Australia: The Stuart Highway

The cafe looks like a good bet for a rumbling stomach, but bad news is in store. "We don't serve food, mate."

By David Whitley
Published 1 Sept 2015, 09:00 BST, Updated 5 Jul 2021, 10:30 BST

"But you're a cafe."

"Nah, we just do coffee."

"OK. Where's the best place in Coober Pedy to get food?"

"Hmmmmmm. The Mobil service station?"

It's fair to say that no one tackles the Stuart Highway as a foodie odyssey. In fact, no one ends up in Coober Pedy at all unless they're at least slightly unhinged. The biggest town between Port Augusta and Alice Springs is the self-styled opal mining capital of the world, and most people here have blasted their own homes out of the rock.

The Flintstones-style abodes aren't a fashion statement, however – the ferocious summer heat in this outback outpost means that temperatures regular soar above 40C. Living underground is simply the easiest way to keep cool.

Unsurprisingly, the town is deeply weird. Visitors can tour showhomes, wander around mines, check out an underground Serbian Orthodox church or scrabble around in a rubble heap trying to find opals of their own.

But after a while ploughing along the Stuart Highway, you begin to accept that weird is the default setting here. The road is a monster, stretching 1,760 miles between Port Augusta on the Southern Ocean and Darwin on the Timor Sea.

It largely follows the path of John McDouall Stuart, who was born 200 years ago on 7 September 1815. The very definition of a doughty Scot, Stuart had six cracks at crossing the Australian continent from south to north, finally succeeding at terrible cost to his personal health. He died two years after finally completing his mission.

It was a brute of a task. Early settlers held out hope to find an inland sea, but Australia's interior turned out to be horrifically stark and dry. There is no permanent source of running water between Port Augusta and Katherine – a distance of 1,500 miles. It was only Stuart's methods – travelling light and relatively fast, constantly scouting ahead for the next source of food or water – that allowed him to succeed. Bigger, rival expeditions failed catastrophically due to the impossibilities of keeping up a supply chain.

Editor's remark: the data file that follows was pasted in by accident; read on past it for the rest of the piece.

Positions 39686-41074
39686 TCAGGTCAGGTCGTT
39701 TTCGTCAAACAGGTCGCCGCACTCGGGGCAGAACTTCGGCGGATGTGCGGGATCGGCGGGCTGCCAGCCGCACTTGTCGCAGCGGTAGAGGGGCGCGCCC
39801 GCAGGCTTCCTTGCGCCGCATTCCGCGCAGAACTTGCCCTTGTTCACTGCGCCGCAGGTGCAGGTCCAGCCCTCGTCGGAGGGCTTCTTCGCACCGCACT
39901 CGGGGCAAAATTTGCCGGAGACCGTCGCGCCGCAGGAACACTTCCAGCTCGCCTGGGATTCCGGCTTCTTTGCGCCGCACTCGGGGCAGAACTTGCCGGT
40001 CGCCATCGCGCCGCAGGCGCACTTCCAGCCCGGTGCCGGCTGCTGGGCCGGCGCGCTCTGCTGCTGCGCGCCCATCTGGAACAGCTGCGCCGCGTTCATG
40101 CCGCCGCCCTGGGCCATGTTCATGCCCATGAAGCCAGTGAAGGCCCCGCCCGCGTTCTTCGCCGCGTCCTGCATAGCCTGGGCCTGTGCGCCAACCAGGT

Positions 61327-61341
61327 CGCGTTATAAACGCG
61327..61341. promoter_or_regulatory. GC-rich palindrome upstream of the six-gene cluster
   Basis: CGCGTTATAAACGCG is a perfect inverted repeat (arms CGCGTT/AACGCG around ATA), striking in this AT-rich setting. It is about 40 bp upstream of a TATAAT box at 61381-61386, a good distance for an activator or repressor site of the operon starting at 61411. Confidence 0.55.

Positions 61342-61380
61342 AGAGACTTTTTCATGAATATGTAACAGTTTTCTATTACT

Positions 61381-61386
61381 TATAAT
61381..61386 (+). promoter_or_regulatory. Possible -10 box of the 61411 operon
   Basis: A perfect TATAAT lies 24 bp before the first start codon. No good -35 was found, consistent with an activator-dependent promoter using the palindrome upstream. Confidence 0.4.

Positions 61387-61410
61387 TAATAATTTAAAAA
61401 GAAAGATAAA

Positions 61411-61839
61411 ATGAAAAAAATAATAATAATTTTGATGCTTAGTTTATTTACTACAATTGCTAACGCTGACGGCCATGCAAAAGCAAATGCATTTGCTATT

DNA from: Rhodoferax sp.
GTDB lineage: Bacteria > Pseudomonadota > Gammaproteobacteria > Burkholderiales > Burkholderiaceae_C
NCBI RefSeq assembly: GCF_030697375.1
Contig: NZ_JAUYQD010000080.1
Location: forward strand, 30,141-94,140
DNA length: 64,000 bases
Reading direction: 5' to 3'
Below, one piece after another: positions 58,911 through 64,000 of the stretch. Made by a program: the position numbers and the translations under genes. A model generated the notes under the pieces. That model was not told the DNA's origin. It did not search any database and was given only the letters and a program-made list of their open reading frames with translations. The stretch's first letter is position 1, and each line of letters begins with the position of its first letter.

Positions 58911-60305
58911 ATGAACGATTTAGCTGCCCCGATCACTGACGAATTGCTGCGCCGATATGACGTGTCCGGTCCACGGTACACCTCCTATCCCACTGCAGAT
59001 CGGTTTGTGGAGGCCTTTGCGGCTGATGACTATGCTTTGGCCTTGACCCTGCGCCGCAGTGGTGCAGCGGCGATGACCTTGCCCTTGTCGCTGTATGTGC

It doesn't take long to realise the scale of the task that Stuart faced. The South Australian desert is mesmerisingly barren. Scrub, salt lakes and rugged nothingness sprawl across the horizon for hours behind the wheel.

The expectation beforehand is that this will be tedious, but it's not. It's magnificent, and truly puts you in your place. The feeling of being very small continues through weapons testing ranges and Mad Max filming country until the Northern Territory border.

Once inside the Northern Territory, roadhouses start to spring up closer together. The gimmicks – giant statues, camel rides, the UFO capital of Australia – get sillier and the landscape gradually inches away from desert towards the tropics.

The final stop before completing the mammoth drive is Daly Waters, around 370 miles from Darwin. It's a long way to go for a drink, but you'd be hard pushed to find a better example of the classic Aussie pub. Banknotes from around the world line the walls, underwear left by previous guests dangles down above the pool table, the barbecue is fired up and the denizens of the beer garden are wonderfully committed to getting very drunk indeed.

Upon seeing the giant cobwebs inside the cabins, heavy alcohol intake doesn't seem quite such an idiotic idea. But Mr Stuart would have been more than happy if this was the biggest problem he'd encountered en route…


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